Tips for Data Centers
Better control of your facility’s energy use is often as easy as flipping a switch. Get started with these tips.
Data centers use 2 percent of the electricity in the United States. Make your data center more efficient with these improvements:
- Save energy with server power-management software, which enables servers to go into standby mode when not in use.
- Go virtual. Improve your energy efficiency and use less equipment by utilizing a host server to run multiple operating systems and applications.
- Upgrade your servers to ENERGY STAR® qualified models. In recent tests conducted by the EPA, Hewlett-Packard, and Microsoft, new ENERGY STAR servers used 54 percent less power than some older models.
- Make use of more efficient uninterruptible power supply (UPS) units.
- Adjust your data center’s layout to alternate hot aisles and cold aisles, which improves airflow.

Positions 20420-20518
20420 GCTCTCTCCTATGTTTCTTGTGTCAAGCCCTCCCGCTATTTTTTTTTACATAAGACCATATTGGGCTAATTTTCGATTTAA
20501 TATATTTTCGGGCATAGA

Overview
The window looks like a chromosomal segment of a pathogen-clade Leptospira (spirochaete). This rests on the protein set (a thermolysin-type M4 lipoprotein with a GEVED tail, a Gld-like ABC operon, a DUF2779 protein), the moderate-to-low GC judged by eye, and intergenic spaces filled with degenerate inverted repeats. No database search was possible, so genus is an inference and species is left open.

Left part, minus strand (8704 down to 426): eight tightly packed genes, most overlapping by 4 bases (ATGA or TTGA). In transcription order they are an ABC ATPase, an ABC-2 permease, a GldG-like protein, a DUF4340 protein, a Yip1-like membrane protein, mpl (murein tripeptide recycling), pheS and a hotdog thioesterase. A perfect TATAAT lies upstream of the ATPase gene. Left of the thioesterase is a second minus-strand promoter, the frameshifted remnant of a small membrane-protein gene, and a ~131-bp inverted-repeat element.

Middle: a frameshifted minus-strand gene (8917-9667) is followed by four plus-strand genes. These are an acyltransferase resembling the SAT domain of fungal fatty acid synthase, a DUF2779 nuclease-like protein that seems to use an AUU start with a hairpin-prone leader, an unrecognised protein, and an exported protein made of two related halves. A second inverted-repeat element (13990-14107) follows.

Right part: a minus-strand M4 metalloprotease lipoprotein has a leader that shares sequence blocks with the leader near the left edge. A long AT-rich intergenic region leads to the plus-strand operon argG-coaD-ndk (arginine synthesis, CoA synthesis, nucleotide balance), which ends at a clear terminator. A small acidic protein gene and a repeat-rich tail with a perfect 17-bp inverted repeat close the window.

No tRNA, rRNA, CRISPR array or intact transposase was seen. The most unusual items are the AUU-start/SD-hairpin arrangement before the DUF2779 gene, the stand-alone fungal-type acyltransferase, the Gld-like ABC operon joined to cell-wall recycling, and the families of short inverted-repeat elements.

- Follow ASHRAE Technical Committee 9.9 temperature and humidity guidelines. For Class 1 and Class 2 data centers, this means a temperature between 68 and 77° F and 40 to 55 percent relative humidity, with a maximum temperature change per hour of nine degrees.
- Use an outside air or waterside economizer, air-to-air heat exchanger, or dry cooler to cool your data center.
- Ensure supply air is directed to the appropriate equipment and is not mixing with hot air.
Want to find more ways to improve the efficiency of your data center? Our Telecommunications Network Program (TNP) helps telecommunications companies improve network and facility operations through the identification and implementation of energy-efficient equipment upgrades. Learn more or contact our implementation partner Franklin Energy at NGTelecom@FranklinEnergy.com or 855-678-7395.
The program provides eligible Telecommunications providers with support from dedicated program Energy Advisors through a no-cost on-site facility assessment, recommendations, and incentives to help pay for energy-efficient equipment upgrades. Qualifying customers must be providers of wired or wireless telephone, internet, cable, broadcasting, or telecommunications data services within the National Grid service areas of Massachusetts.